By Traude Gomez Rhine
Whether bringing out-of-town guests, or just yourself, heading to The Huntington over the holidays is a Southern California tradition. Here’s a roundup of the institution’s holiday happenings and a few highlights not to be missed.
Aloes in the Desert Garden
The Desert Garden offers a vibrant end-of-year contribution – a seasonal peak bloom of more than 200 different varieties of aloes, thousands in total, creating an unrivalled winter display of fiery red flower stalks. The genus Aloe includes about 500 species and more than half of those species are represented in the Desert Garden, as are many hybrids, making The Huntington’s Aloes one of the largest collections outside Africa.
Camellia season is also getting underway, with some of the early-blooming varieties, such as the aptly named ‘Yuletide,’ blooming now in the North Vista, Chinese Garden and Japanese Garden. The Huntington’s collection stands out not only for its size and completeness, but also the number of rare and historic cultivars that will continue to bloom throughout January and February. The most historic plant in the collection is C. japonica ‘California,’ which is believed to be the oldest camellia on record in Southern California. Its large rose-red flowers can be found on the east side of the road between the Library and the North Vista fountain.
Nothing says Happy Holidays quite like a Euphorbia pulcherrima, commonly known as poinsettias, there are some naturalized poinsettias, tall and dramatic, growing just below the south terrace of The Huntington Art Gallery.
A major exhibition highlight is “Y.C. Hong: Advocate for Chinese-American Inclusion” a Library exhibition that focuses on the Chinese-American experience in Los Angeles during the Chinese Exclusion Act. Perhaps the big holiday art story is Alex Israel’s “Intervention” taking place in the Huntington Art Gallery. Here you will find the Los Angeles artist’s contemporary art “in conversation” with the permanent collections. The works in “Alex Israel at The Huntington,” all dated between 2012 and 2015, are seeded throughout the Gallery’s two stories.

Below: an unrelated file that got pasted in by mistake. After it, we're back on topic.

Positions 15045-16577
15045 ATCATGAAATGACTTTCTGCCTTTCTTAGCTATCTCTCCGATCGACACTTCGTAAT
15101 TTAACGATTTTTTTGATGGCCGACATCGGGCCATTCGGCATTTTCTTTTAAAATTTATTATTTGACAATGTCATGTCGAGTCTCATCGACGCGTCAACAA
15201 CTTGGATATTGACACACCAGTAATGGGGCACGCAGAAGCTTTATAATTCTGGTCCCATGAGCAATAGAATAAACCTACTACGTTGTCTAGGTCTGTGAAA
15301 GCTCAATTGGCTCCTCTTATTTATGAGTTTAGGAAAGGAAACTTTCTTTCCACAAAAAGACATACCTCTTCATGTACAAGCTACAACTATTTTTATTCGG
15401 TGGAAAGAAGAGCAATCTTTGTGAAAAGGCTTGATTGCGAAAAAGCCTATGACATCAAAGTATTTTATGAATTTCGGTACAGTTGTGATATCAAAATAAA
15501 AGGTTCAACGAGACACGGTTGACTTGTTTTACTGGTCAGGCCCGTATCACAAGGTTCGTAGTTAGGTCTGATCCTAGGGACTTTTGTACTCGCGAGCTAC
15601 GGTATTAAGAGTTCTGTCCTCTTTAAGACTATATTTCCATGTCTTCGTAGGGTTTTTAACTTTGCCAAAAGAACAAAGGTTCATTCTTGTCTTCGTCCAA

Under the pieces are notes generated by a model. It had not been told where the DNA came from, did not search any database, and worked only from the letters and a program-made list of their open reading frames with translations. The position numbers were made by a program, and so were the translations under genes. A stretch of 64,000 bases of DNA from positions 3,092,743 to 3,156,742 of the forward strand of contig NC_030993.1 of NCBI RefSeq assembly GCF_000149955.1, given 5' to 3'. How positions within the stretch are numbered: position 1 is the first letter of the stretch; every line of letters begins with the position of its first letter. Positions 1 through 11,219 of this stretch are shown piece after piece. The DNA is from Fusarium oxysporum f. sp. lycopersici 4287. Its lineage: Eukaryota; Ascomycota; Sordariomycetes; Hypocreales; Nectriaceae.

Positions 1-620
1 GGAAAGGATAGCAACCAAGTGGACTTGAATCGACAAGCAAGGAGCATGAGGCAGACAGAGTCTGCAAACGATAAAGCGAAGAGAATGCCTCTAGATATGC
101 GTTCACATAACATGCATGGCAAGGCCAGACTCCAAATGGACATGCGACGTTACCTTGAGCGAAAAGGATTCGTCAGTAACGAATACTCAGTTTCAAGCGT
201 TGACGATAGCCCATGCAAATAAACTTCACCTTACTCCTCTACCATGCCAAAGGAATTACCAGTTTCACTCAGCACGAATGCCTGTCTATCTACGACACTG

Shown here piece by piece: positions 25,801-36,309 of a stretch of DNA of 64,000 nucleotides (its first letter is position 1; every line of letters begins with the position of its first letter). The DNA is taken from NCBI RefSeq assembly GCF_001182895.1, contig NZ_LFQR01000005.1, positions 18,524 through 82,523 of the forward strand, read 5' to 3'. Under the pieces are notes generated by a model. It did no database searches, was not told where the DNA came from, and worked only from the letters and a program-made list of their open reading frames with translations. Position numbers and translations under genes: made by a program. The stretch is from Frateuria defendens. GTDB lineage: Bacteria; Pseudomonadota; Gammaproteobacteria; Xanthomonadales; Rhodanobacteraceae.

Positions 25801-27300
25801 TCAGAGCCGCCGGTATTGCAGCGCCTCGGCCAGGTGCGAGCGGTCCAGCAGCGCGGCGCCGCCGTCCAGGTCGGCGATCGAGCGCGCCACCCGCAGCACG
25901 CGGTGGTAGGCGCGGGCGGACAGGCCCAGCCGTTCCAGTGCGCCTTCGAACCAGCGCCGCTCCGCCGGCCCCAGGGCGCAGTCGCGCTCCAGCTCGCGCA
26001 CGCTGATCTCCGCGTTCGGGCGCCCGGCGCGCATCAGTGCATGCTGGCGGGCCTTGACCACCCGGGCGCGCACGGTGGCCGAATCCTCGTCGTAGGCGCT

Continuing exhibitions in the Huntington Art Gallery during the holidays also include: “Friends and Family: British Artists Depict their Circle,” a small exhibition presenting a more personal side of British portraiture, and “A World of Strangers: Crowds in American Art.”
From Dec. 26 through Jan. 3, head to the Brody Botanical Center to see the California Aiseki Kai 26th annual show featuring more than 100 outstanding examples of suiseki and other viewing stones. Practiced in Asia for centuries and gaining popularity around the world, the art of viewing stones invites contemplation of the subtle, often fanciful forms that have been shaped by nature, the elements, and time. Included with admission.
On Wednesday, Dec. 23 (as well as Jan, 6, 13, 20) you can enjoy traditional Chinese music from 1 – 3 p.m. in the Garden of Flowing Fragrance. Chinese tea and light refreshments are always available during normal public hours in the Garden of Flowing Fragrance.
When it comes to eating and shopping, the institution offers a number of ways to replenish. An English-style afternoon tea is available by reservation in the Rose Garden Tea Room. (Reservations required. Call 683-8131). The Café, located in the entrance complex, is open 11 a.m. – 5 p.m. Wednesday through Monday, and serves pizzas, pasta, salads, soups, sandwiches and daily specials.
If you haven’t yet visited The Huntington’s new Huntington Store, be forewarned: it features a wide selection of gifts and books, apparel, toys, and home decor relating to The Huntington’s vast library, art and botanical collections. Open 10 a.m. – 5 p.m. Wednesday through Monday.